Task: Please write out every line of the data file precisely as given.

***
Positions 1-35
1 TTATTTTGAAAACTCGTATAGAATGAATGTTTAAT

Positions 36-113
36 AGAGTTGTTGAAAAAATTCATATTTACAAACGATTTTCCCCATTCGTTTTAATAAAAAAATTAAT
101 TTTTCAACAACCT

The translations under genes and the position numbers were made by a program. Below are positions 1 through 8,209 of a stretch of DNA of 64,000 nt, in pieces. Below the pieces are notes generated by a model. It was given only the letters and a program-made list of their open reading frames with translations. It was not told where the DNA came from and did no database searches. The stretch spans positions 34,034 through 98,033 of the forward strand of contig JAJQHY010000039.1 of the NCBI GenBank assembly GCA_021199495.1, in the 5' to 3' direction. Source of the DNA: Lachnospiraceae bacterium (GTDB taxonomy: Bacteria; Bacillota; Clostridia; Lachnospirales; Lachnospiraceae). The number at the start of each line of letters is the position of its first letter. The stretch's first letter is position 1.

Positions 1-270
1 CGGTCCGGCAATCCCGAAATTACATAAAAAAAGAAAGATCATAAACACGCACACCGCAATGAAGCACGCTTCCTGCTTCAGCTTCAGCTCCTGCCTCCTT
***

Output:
Positions 1-35
1 TTATTTTGAAAACTCGTATAGAATGAATGTTTAAT

Positions 36-113
36 AGAGTTGTTGAAAAAATTCATATTTACAAACGATTTTCCCCATTCGTTTTAATAAAAAAATTAAT
101 TTTTCAACAACCT

The translations under genes and the position numbers were made by a program. Below are positions 1 through 8,209 of a stretch of DNA of 64,000 nt, in pieces. Below the pieces are notes generated by a model. It was given only the letters and a program-made list of their open reading frames with translations. It was not told where the DNA came from and did no database searches. The stretch spans positions 34,034 through 98,033 of the forward strand of contig JAJQHY010000039.1 of the NCBI GenBank assembly GCA_021199495.1, in the 5' to 3' direction. Source of the DNA: Lachnospiraceae bacterium (GTDB taxonomy: Bacteria; Bacillota; Clostridia; Lachnospirales; Lachnospiraceae). The number at the start of each line of letters is the position of its first letter. The stretch's first letter is position 1.

Positions 1-270
1 CGGTCCGGCAATCCCGAAATTACATAAAAAAAGAAAGATCATAAACACGCACACCGCAATGAAGCACGCTTCCTGCTTCAGCTTCAGCTCCTGCCTCCTT